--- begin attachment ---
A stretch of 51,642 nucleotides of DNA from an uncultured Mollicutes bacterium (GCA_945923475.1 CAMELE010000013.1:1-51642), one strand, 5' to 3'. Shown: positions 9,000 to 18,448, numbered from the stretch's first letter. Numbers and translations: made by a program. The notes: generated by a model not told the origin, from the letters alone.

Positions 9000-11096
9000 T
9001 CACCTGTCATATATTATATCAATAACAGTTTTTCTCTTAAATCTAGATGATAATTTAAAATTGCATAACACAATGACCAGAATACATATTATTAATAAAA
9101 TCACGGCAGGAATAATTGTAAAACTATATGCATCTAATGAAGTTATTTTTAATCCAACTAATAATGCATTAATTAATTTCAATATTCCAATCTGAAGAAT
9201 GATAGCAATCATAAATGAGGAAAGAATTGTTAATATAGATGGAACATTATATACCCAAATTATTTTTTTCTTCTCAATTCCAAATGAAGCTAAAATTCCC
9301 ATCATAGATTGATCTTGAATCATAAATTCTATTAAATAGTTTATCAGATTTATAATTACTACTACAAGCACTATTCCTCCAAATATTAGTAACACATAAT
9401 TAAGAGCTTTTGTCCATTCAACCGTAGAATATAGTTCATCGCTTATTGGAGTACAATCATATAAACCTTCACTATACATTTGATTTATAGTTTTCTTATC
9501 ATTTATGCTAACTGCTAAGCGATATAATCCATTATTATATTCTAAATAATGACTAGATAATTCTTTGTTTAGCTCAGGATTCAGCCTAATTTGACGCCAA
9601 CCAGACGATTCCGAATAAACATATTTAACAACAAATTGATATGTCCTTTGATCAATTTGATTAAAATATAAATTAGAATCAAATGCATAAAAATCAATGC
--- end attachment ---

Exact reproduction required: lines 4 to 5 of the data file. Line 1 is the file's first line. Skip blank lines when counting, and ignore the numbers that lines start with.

9001 CACCTGTCATATATTATATCAATAACAGTTTTTCTCTTAAATCTAGATGATAATTTAAAATTGCATAACACAATGACCAGAATACATATTATTAATAAAA
9101 TCACGGCAGGAATAATTGTAAAACTATATGCATCTAATGAAGTTATTTTTAATCCAACTAATAATGCATTAATTAATTTCAATATTCCAATCTGAAGAAT